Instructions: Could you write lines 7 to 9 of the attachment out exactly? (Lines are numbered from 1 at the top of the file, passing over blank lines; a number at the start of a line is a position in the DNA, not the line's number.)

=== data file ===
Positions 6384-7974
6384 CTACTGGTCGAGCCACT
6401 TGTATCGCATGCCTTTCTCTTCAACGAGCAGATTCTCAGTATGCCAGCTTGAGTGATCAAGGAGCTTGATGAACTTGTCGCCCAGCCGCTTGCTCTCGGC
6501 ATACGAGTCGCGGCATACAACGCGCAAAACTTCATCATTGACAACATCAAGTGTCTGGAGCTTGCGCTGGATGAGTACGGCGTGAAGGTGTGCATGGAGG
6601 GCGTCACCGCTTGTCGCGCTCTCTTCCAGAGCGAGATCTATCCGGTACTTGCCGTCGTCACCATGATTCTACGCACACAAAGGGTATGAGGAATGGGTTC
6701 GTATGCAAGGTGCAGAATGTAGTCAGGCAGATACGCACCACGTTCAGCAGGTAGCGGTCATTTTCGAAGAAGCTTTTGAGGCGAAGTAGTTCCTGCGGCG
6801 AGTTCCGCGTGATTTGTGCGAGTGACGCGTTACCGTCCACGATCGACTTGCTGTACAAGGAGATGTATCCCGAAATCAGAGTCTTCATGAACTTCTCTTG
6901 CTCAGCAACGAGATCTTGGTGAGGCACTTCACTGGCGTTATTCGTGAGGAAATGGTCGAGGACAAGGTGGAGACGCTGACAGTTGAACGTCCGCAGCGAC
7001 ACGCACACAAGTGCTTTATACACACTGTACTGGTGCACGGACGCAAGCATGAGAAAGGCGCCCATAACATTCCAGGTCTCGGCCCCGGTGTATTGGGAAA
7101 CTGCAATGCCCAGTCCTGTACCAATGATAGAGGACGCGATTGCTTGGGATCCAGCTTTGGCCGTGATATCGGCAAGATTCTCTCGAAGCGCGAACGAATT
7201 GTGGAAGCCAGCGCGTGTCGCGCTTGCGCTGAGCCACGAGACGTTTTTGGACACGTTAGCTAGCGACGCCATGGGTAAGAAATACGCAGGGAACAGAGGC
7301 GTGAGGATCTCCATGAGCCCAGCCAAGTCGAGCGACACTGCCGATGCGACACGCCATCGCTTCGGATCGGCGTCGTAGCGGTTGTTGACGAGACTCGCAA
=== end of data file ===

6801 AGTTCCGCGTGATTTGTGCGAGTGACGCGTTACCGTCCACGATCGACTTGCTGTACAAGGAGATGTATCCCGAAATCAGAGTCTTCATGAACTTCTCTTG
6901 CTCAGCAACGAGATCTTGGTGAGGCACTTCACTGGCGTTATTCGTGAGGAAATGGTCGAGGACAAGGTGGAGACGCTGACAGTTGAACGTCCGCAGCGAC
7001 ACGCACACAAGTGCTTTATACACACTGTACTGGTGCACGGACGCAAGCATGAGAAAGGCGCCCATAACATTCCAGGTCTCGGCCCCGGTGTATTGGGAAA